Date: August 1974
Creator: Millaway, Jack Harmon
Partner: UNT Libraries

A Comparison of Academic Achievement of Economically Disadvantaged Elementary Students Served in Title I Part A Programs: Targeted Assistance Versus Schoolwide Models

Description: This study analyzed test scores of economically disadvantaged students who attended two elementary schools implementing different types of Title I models from 1999-2001. Test scores from the Texas Assessment of Academic Skills (TAAS), the Iowa Test of Basic Skills (ITBS) and the Stanford Achievement Test (SAT-9) were analyzed. One school implemented the targeted assistance model (less than 50% poverty), which focused resources on students were identified as failing or at risk of failing. The other a schoolwide model (95% poverty), which used resources to help all students in a school regardless of whether they ware failing, at risk of failing, or economically disadvantaged. The quantitative approach was used with a causal comparative design. A cohort of continuously enrolled students was identified for the TAAS (n=169 and 189) and the ITBS/SAT-9 (n=49 and 87). Descriptive statistics such as the frequency, mean, and standard deviation, were used to measure differences on the Texas Learning Index (TLI) for the TAAS, and Normal Curve Equivalent (NCE) on the ITBS/SAT-9. Analysis of covariance (ANCOVA) was used to partially adjust for preexisting differences among the groups and because randomization was not possible. The independent variable was type of Title I model, targeted assistance or schoolwide. The dependent variable was the achievement measure, and the covariate was the initial achievement scores in third grade (pretest). The ANCOVA reports and descriptive statistics showed that economically disadvantaged students performed better in reading and math on TAAS and ITBS/SAT-9 at the targeted assistance school in 1999 and 2001, with mixed results in 2000. The academic performance of economically disadvantaged students at the targeted model was consistent all three school years. They scored slightly lower than the non-economically disadvantaged students, but higher than their peers at the schoolwide model. The students' third grade pretest score was the most significant predictor of ...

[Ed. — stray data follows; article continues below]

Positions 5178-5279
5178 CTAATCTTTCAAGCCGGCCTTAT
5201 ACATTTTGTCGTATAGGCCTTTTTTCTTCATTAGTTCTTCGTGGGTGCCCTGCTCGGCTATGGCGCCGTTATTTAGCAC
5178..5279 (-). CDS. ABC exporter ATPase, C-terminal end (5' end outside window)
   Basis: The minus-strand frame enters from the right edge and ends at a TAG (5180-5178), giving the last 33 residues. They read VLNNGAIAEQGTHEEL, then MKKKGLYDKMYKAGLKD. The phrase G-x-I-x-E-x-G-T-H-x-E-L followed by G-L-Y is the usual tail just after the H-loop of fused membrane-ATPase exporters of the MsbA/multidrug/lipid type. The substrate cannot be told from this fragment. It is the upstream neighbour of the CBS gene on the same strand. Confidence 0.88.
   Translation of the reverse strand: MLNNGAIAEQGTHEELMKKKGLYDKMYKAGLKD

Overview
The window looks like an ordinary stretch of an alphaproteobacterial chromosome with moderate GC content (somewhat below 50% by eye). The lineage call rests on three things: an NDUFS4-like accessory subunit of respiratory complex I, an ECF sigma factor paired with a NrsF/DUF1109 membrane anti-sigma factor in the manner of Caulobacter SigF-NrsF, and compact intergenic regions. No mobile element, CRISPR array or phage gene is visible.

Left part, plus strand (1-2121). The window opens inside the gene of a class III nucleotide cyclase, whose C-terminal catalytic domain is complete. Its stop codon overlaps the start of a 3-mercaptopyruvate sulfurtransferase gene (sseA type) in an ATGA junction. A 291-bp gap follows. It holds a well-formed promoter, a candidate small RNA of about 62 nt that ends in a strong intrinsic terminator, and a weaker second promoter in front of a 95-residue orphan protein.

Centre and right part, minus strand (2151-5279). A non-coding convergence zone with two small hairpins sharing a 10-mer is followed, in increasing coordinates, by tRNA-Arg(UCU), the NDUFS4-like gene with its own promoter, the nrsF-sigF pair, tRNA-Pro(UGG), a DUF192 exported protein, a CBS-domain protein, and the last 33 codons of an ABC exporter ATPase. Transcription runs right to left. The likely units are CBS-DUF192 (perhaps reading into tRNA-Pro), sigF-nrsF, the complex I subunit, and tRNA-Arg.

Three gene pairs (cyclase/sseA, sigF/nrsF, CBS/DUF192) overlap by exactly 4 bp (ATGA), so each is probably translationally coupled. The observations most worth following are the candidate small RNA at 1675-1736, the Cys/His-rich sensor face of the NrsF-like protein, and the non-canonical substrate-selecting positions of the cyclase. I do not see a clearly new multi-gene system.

Date: May 2005
Creator: Hinojosa, Marco A.
Partner: UNT Libraries

The Effects of Parental Substance Abuse on the Behavior of School Children

Description: The purpose of the present archival study was to investigate the relationship between parental substance abuse and the risk for maladjustment and psychopathology in children in a clinic sample. Children of alcoholic parents and children of drug-dependent parents were compared to children of non-substance abusing parents. The subjects were 83 boys age 6 to 12. Children of substance abuse parents had lower levels of adaptive functioning and higher levels of school behavioral problems. Although previous studies have reported a strong association between an adverse family environment and the risk of child maladjustment, the present study did not find that the addition of an adverse family environment increased the risk for maladjustment or school behavioral problems in children of substance abusers.
Date: May 1993
Creator: Prelow, Hazel (Hazel M.)
Partner: UNT Libraries